I am receiving this error message when I run an intensive job in Wordpress:

[pool www] server reached pm.max_children setting (5), consider raising it

Using Php-fpm 7 + Nginx on 2GB RAM Server.

When I run:

ps aux | grep fpm

root      1508  0.0  1.5 367260 31380 ?        Ss   Nov05   0:11 php-fpm: master process (/etc/php/7.0/fpm/php-fpm.conf)
www-data 10231  0.0  2.7 453420 55540 ?        S    15:10   0:03 php-fpm: pool www
www-data 13266  0.0  2.4 449892 50900 ?        S    22:13   0:00 php-fpm: pool www
www-data 13572  0.0  1.8 372468 37740 ?        S    23:14   0:00 php-fpm: pool www
user+ 13721  0.0  0.0  14512   980 pts/0    R+   23:30   0:00 grep --color=auto fpm

Tried to follow this tutorial to determine correct settings that I need. http://bit.ly/2edUbir

I can't run this command because it's not supported by Php-fpm 7 apparently.

ps -ylC php-fpm --sort:rss
  • If you are running fpm, check the .conf files in /etc/php/7.0/fpm/pool.d/
    – Orphans
    Nov 7, 2016 at 8:12
  • ps is a Linux system command, not PHP. Search for the pm.max_children setting in your PHP configuration files and increase it. 5 is really low for any website. Something like 50 or more is better. Nov 7, 2016 at 20:19
  • I only have 2GB Ram and running 1 wordpress site - would 50 be too much or is that acceptable ?
    – JoaMika
    Nov 7, 2016 at 20:37

4 Answers 4


To adjust the settings, you’ll need to find your php-fpm.conf or www.conf depending on what version of PHP-FPM you have installed. In my case, I had to edit /etc/php/7.0/fpm/pool.d/www.conf. You’ll want to look for the following settings and make adjustments based on your server specs:

pm = dynamic
pm.max_children = 25
pm.start_servers = 10
pm.min_spare_servers = 5
pm.max_spare_servers = 20
pm.max_requests = 500

To get an idea of what to use for the pm.max_children, you can use this calculation: pm.max_children = Total RAM dedicated to the web server / Max child process size. Remember to leave some RAM for extra services you have running on your system.

Depending on the name of your service, you can try on of the following:

sudo systemctl restart php-fpm

sudo systemctl restart php7.0-fpm

the following command will help us to determine the memory used by each (PHP-FPM) child process:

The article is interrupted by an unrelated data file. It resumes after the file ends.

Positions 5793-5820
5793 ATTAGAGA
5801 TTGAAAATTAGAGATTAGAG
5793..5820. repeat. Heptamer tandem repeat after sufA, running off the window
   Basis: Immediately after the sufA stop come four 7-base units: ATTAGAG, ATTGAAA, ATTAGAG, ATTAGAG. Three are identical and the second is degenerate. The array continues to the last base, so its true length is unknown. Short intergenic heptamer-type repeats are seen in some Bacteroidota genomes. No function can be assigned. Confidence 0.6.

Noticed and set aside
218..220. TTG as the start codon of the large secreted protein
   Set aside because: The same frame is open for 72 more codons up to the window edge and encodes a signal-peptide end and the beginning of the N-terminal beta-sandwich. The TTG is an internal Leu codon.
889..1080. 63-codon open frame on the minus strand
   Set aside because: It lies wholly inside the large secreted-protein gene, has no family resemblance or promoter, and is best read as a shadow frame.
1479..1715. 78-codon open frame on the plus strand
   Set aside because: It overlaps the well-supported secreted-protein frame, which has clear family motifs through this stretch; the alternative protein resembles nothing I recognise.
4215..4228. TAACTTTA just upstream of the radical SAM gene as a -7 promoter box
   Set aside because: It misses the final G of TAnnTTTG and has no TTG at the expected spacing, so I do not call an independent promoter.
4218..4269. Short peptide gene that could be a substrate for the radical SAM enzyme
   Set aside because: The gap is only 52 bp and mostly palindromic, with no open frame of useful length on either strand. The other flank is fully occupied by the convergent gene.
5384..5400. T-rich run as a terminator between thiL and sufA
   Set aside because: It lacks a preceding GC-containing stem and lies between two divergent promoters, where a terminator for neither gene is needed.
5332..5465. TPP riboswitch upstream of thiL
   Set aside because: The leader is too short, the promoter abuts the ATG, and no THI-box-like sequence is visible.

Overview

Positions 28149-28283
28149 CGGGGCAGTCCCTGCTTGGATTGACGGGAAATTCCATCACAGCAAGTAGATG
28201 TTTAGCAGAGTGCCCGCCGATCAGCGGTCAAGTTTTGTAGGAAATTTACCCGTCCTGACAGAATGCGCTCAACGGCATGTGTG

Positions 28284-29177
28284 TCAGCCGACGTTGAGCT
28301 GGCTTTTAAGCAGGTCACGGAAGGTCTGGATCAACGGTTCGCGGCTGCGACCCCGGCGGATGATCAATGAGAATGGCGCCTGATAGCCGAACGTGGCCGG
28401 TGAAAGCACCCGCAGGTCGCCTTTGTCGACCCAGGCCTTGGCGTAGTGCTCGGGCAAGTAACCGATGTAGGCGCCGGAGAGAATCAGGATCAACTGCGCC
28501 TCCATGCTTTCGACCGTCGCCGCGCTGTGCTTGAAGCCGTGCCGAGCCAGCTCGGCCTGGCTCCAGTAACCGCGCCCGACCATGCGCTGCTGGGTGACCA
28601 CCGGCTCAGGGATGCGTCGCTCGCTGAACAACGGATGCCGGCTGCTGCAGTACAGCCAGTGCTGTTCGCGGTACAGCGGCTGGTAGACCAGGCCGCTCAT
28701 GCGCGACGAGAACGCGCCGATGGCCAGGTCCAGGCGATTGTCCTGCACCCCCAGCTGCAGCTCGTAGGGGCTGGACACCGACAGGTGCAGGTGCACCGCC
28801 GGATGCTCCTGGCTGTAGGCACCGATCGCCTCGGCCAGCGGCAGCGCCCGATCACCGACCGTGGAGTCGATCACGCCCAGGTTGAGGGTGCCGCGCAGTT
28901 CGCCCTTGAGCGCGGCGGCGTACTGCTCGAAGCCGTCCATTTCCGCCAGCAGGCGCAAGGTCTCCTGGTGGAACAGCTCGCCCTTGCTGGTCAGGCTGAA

ps -ylC php-fpm --sort:rss

You can check an average memory usage by single PHP-FPM process with this handy command:

ps --no-headers -o "rss,cmd" -C php-fpm | awk '{ sum+=$1 } END { printf ("%d%s\n", sum/NR/1024,"M") }'

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  • 1
    This worked for me for php7.4 Dec 15, 2020 at 14:32

This command is supported by Php-Fpm 7. Use this ps -ylC php-fpm7.0 --sort:rss


For php 7.3 use this command:

ps -ylC php-fpm7.3 --sort:rss
  • 1
    Or, in my case, ps -ylC php-fpm7.2 --sort:rss
    – Jason
    Jul 11, 2019 at 15:15

I had a bit different case but thought it to be worth mentioning here. In my case the reason behind the server reached pm.max_children setting error was invalid redirection configuration. That put my WordPress process into an infinite redirection loop that took all the PHP processes of the machine. From the client perspective the browser threw 504 Gateway timed out error.

In my Nginx configuration I had a redirection from a naked domain to www:

server_name akselipalen.com;
return 301 http://www.akselipalen.com;

I had to add $request_uri to the url like this:

server_name akselipalen.com;
return 301 http://www.akselipalen.com$request_uri;

The actual reason is a bit unknown but it seems that WordPress often wants to redirect to another URL. In my case, I had also just moved the WordPress instance from blog.akselipalen.com to www.akselipalen.com from the dashboard settings and ensured the correct new siteurl and home values via mysql console. The correct settings did not help the problem until I made the update to the Nginx redirection config.

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